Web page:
Technology Can Humanize Us

There is incredible debate right now about whether or not we should let students friend us on Facebook ... or if we should follow students on Twitter. I am not naive enough to not understand the issues around it. However, at root, what social media can allow us to do is to see a much greater range of each other's human existence. When teachers and students can see themselves as more fully developed people, we can relate better in the classroom. When we know more about each other's lives, it is that much harder to create that sense of "otherness" which can poison a classroom. We should not run from the opportunity to see each other for the whole people we are.

Networking Can Change the World

2011 may well be the year that social media grew up and became a force in the world. Wouldn't it be wonderful if we allowed our students to be a part of the global change we see around us? Right now, we are at a moment in time when the echoing voices of every people are affecting change all over the globe. In that moment, how can we continue the soft illusion that learning is contained solely in a classroom? Why would we? When we help our students develop their expert voices for the world, who knows what they can build, create, and change? When students' voices live in the world, they can both change that world and be changed by it. We have an obligation to let them try.

For years in our schools, teachers have told students that school is preparation for real life—a statement that divorced the meaning of school from the lives kids led in that moment. With the research, creation, and networking tools at our disposal, we have the ability to help students see that the lives they lead now have meaning and value, and that school can be a vital and vibrant part of that meaning. We can help students to see the powerful humanity that exists both within them and all around them. And technology can be an essential piece of how we teach and learn about that.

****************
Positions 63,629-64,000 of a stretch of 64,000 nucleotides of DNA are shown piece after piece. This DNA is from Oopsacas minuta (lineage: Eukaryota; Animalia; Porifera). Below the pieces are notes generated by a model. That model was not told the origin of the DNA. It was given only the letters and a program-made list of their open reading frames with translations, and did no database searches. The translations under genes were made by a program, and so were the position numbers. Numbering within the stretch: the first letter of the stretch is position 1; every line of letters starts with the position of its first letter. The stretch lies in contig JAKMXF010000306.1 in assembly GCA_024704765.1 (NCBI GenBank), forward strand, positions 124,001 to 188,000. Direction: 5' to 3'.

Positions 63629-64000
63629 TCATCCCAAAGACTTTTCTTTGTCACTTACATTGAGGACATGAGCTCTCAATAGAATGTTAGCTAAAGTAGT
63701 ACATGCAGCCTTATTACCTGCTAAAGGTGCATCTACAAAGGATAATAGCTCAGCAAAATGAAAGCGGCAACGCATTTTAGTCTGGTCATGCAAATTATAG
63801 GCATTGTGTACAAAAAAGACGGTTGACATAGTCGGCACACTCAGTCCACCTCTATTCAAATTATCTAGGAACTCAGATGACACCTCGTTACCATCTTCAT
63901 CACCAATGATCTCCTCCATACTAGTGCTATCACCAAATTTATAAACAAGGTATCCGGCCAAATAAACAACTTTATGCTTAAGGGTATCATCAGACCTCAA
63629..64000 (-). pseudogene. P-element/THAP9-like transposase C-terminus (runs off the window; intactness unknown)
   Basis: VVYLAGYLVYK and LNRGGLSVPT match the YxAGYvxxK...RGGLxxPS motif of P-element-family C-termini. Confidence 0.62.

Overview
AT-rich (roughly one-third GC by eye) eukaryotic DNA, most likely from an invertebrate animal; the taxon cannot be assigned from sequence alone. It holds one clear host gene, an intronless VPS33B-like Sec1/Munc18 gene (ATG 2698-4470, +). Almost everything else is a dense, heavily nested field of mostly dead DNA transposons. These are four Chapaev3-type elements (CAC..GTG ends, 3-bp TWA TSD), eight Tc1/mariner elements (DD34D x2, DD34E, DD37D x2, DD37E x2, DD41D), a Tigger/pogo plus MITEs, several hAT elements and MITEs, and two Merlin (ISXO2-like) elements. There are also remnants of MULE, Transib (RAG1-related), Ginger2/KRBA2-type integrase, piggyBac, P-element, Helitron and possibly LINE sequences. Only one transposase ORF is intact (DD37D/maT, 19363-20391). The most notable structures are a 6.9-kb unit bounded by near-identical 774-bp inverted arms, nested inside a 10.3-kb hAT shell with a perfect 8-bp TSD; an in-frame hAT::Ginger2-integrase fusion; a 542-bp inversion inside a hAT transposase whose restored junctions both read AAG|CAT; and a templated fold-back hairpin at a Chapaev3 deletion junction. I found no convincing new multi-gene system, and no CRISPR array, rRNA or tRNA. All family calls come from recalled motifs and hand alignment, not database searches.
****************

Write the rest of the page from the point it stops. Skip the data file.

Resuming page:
Don't we have the moral obligation to try?

Photo credit: Emma Hohenstein, Science Leadership Academy junior

ASCD Whole Child Bloggers

Learning and the Jungonauts

Susan Ballard

Post submitted by Susan Ballard, director of library media and technology services for the Londonderry (N.H.) School District, chair of Whole Child Partner the American Association of School Librarians (AASL) Standards and Guidelines Implementation Task Force, and an emerging Jungonaut.

Some years ago, during a presentation, I mentioned the Descartian observation: Cogito, ergo sum, or "I think, therefore I am." When break time came, one of the attendees shared his version for the Internet age: Jungo, ergo sum, or "I link, therefore I am." This really struck a chord with me. Upon arrival home, I printed up a sign and slapped it on the side of my trusty computer as a reminder of the power of connectivity.

When I first heard the phrase, I thought of the "link" only as hardware, infrastructure, and files, but today I see how Jungo, ergo sum perfectly describes students who interact with ideas, information, and one another through immediate access to digital content, social networking, and virtual spaces. And because of this phenomenon, like the mariners of mythology, Jason and the Argonauts, we find ourselves and our students setting out on a new voyage of discovery. We are linked, connected, and joined up in an adventure of uncertainties and possibilities presented by the digital age.

From our perspective as school librarians, highly qualified to navigate the sea of information in all formats, to organize and manage delivery to the end-user, and provide instruction in the effective, efficient, and ethical use of resources, we struggle to make the best choices. To keep up and do the right thing, we familiarize ourselves with research and best practices. We read professional literature and participate in electronic discussion lists, wikis, and webinars. We attend face-to-face professional development opportunities. We set up RSS readers to ensure we don't miss anything on a must-read blog or from a favorite news service. We design our library websites to make them relevant and interesting. We use every means to keep abreast of developments and stay on course. But just when we seem to have a sense of direction and an idea of where to head, something new comes along that alters the learning compass.

When this happens, I reach for a set of navigational charts to guide me. AASL's Standards for the 21st-Century Learner, Empowering Learners: Guidelines for School Library Programs, and Standards for the 21st-Century Learner in Action set my course and direction. It is no accident that we have branded our implementation of them as Learning4Life (L4L), as that is what we are striving to achieve.